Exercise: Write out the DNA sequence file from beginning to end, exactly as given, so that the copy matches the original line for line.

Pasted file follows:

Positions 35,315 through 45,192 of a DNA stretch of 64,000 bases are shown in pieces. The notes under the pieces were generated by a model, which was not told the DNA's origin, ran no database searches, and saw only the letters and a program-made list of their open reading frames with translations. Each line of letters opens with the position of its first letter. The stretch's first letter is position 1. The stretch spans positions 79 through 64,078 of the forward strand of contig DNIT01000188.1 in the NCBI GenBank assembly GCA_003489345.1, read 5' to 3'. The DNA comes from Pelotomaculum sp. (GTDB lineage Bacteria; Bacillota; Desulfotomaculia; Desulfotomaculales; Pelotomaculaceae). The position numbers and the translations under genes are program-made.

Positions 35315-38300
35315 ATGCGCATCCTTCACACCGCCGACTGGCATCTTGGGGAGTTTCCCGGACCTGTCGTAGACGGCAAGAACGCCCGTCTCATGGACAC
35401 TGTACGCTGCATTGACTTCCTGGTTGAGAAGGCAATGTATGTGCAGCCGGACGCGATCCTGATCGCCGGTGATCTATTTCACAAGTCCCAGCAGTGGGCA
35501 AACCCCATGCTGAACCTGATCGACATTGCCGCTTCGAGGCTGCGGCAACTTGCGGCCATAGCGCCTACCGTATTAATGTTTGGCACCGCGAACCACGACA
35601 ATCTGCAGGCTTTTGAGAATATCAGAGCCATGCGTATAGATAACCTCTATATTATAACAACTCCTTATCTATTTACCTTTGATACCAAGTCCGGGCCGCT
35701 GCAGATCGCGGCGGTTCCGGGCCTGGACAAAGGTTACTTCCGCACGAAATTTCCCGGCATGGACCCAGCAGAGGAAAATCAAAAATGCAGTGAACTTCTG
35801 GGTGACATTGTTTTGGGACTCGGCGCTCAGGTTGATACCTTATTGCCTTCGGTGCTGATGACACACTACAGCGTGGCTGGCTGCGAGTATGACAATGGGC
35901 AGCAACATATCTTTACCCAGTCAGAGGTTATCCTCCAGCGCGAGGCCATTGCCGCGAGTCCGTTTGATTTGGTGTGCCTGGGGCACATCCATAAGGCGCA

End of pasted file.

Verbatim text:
Positions 35,315 through 45,192 of a DNA stretch of 64,000 bases are shown in pieces. The notes under the pieces were generated by a model, which was not told the DNA's origin, ran no database searches, and saw only the letters and a program-made list of their open reading frames with translations. Each line of letters opens with the position of its first letter. The stretch's first letter is position 1. The stretch spans positions 79 through 64,078 of the forward strand of contig DNIT01000188.1 in the NCBI GenBank assembly GCA_003489345.1, read 5' to 3'. The DNA comes from Pelotomaculum sp. (GTDB lineage Bacteria; Bacillota; Desulfotomaculia; Desulfotomaculales; Pelotomaculaceae). The position numbers and the translations under genes are program-made.

Positions 35315-38300
35315 ATGCGCATCCTTCACACCGCCGACTGGCATCTTGGGGAGTTTCCCGGACCTGTCGTAGACGGCAAGAACGCCCGTCTCATGGACAC
35401 TGTACGCTGCATTGACTTCCTGGTTGAGAAGGCAATGTATGTGCAGCCGGACGCGATCCTGATCGCCGGTGATCTATTTCACAAGTCCCAGCAGTGGGCA
35501 AACCCCATGCTGAACCTGATCGACATTGCCGCTTCGAGGCTGCGGCAACTTGCGGCCATAGCGCCTACCGTATTAATGTTTGGCACCGCGAACCACGACA
35601 ATCTGCAGGCTTTTGAGAATATCAGAGCCATGCGTATAGATAACCTCTATATTATAACAACTCCTTATCTATTTACCTTTGATACCAAGTCCGGGCCGCT
35701 GCAGATCGCGGCGGTTCCGGGCCTGGACAAAGGTTACTTCCGCACGAAATTTCCCGGCATGGACCCAGCAGAGGAAAATCAAAAATGCAGTGAACTTCTG
35801 GGTGACATTGTTTTGGGACTCGGCGCTCAGGTTGATACCTTATTGCCTTCGGTGCTGATGACACACTACAGCGTGGCTGGCTGCGAGTATGACAATGGGC
35901 AGCAACATATCTTTACCCAGTCAGAGGTTATCCTCCAGCGCGAGGCCATTGCCGCGAGTCCGTTTGATTTGGTGTGCCTGGGGCACATCCATAAGGCGCA